Early birds get head start on holiday shopping

NEW YORK - Many Americans took time away from Thanksgiving activities Thursday to get a jump on holiday shopping, snapping up bargains such as $98 color TVs and $99 DVD players.

Only a limited number of stores, like Kmart and Wal-Mart Super Centers, were open on the holiday. But early birds took advantage of the special deals they offered and avoided the crowds expected Friday, the official start of the holiday shopping season.

''This is the first year really we've come out this early,'' said Sara Chapman, 21, a clerical worker from Sissonville, W.Va., who arrived at the Charleston Kmart at about 7 a.m. in search of ''bargains and sales.''

Kay McClanahan, also from Sissonville, was out shopping at 6:45 a.m. Her cart was overflowing with boxes and topped with bath towels within an hour. She also had a mountain bike - which she bought for her husband - lying on a low, wooden wheeled cart next to her.

As she examined a $99 DVD player, McClanahan said she hits Kmart every year because of ''the specials.'' She was also shopping for her 9-year-old son who wants a scooter and a robotic toy, which she will have to order on the Internet.

''I'm one of those people - the day after Thanksgiving, I'm at Toys R Us at five o'clock in the morning,'' she said. She plans to do that Friday.

Meanwhile, Lee Scott was on the hunt for good deals in the Atlanta area, and said he was overwhelmed by the heavy discounting on Thanksgiving. The Kmart where he was shopping was offering 19-inch color TVs for $98.

''I've been in Atlanta for 15 years, and I've never seen the prices so low, so many bargains,'' he said. ''It's not just at the malls. It's the supermarkets, the restaurants, Kmart, all over.''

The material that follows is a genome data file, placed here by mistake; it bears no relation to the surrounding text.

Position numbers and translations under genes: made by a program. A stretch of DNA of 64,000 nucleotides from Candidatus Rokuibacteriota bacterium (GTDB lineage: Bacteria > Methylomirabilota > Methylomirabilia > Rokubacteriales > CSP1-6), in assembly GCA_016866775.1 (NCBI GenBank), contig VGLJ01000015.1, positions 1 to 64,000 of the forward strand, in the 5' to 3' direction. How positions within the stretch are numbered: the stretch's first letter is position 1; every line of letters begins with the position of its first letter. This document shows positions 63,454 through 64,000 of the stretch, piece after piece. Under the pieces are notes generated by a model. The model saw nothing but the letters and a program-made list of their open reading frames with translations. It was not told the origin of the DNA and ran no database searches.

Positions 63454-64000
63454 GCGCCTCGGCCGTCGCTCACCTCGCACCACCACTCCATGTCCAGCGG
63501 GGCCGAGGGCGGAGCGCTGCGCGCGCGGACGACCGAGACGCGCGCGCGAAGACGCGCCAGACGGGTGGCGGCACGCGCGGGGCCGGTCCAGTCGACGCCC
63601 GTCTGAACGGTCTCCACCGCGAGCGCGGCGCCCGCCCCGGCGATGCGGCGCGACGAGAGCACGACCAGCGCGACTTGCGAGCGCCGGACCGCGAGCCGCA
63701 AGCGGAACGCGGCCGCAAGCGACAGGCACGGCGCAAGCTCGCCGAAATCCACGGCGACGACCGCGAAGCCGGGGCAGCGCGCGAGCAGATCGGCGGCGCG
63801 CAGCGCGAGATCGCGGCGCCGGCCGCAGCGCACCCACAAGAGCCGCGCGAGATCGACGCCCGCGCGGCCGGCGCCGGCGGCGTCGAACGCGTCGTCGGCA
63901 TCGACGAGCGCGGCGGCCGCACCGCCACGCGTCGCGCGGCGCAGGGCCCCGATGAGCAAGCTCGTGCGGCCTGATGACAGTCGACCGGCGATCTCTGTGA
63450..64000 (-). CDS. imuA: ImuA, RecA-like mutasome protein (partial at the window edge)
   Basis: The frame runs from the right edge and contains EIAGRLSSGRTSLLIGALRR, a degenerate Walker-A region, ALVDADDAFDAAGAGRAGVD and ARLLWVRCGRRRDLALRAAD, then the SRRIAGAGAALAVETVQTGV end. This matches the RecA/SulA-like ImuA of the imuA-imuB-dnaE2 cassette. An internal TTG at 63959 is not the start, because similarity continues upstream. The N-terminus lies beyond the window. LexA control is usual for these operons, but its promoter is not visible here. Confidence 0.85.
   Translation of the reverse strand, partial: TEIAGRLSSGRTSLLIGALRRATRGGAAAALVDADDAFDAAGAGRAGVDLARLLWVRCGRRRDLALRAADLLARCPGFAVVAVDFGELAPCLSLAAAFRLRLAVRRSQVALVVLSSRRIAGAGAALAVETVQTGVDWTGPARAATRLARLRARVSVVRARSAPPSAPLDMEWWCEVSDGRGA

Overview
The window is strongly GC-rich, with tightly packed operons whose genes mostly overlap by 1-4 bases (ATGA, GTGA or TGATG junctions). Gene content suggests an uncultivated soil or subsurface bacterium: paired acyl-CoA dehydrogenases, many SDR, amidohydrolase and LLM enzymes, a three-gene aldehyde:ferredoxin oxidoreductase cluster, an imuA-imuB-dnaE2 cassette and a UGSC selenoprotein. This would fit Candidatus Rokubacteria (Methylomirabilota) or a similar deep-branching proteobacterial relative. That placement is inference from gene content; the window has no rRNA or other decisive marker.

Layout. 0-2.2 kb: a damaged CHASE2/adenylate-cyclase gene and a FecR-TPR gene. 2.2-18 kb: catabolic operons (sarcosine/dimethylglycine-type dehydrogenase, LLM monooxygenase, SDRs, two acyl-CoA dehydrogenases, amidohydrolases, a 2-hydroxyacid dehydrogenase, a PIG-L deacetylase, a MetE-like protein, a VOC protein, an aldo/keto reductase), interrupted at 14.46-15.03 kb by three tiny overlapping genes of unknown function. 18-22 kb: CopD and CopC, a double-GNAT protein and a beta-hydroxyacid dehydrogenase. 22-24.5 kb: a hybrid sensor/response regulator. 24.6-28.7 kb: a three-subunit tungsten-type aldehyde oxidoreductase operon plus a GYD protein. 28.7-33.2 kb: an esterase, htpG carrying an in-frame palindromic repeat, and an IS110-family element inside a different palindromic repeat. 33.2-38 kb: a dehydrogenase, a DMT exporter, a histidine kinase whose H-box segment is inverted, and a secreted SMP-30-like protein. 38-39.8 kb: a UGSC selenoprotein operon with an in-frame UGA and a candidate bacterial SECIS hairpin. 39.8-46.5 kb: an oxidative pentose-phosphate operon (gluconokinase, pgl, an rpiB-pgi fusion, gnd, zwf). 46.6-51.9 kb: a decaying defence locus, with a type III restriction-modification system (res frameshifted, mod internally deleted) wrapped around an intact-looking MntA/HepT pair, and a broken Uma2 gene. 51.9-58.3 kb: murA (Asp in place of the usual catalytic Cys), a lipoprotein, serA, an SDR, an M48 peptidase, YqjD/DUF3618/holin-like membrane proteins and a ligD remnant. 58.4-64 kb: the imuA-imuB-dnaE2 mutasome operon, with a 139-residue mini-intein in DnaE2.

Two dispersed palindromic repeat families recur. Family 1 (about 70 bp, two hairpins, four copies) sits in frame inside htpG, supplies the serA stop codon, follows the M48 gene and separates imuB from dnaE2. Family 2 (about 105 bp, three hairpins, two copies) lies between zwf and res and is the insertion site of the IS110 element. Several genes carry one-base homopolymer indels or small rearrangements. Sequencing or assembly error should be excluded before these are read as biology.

Confronted with signs of sluggish consumer spending, retailers nationwide are banking on a combination of discounts and intense advertising to woo shoppers this holiday season.

''Christmas will be decent but not spectacular,'' said Kurt Barnard, publisher of Barnard's Retail Trend Report, based in Upper Montclair, N.J. ''You won't see the binge buying you saw last year.''

Barnard and other analysts expect about a 3 percent to 4 percent sales increase at stores this holiday shopping season, compared with 7 percent last year. Even online sales are slowing, with sales projections in December of $11.6 billion - up from last year's $7 billion, according to Jupiter Research. In previous years, holiday sales were known to double or triple.

After ringing up total sales of $186 billion on such items as DVD players and pashmina shawls last Christmas, retailers are less bullish this year. Rising fuel prices and the stock market's volatility helped make consumers much more cautious about spending on nonessentials. Earlier this month, the Conference Board, a New York-based research group, reported that the consumer confidence index fell sharply during October.

Clearly, financial pressures were on the minds of these bargain hunters Thursday.

''The markets are tanking - that just means down-the-road layoffs, right? Plus, we're kind of politically up in the air. I wouldn't say that it's smart to be spending all of your money,'' said Renee Barkan, a legal assistant from Henrietta, N.Y., who plans to spend ''substantially less'' this year.

''It's probably just wiser to be a little more parsimonious,'' she said.

Rochester resident Daniel Ross, 40, an engineer with three children, said: ''I'm cutting back. Nothing to do with the economy - actually, things are going quite well.''

''There are other things like college education and retirement that are a little bit more important,'' he continued. ''The merchants don't want to hear that, but a smart consumer will not live as though they're going to die tomorrow.''


Use the comment form below to begin a discussion about this content.

Sign in to comment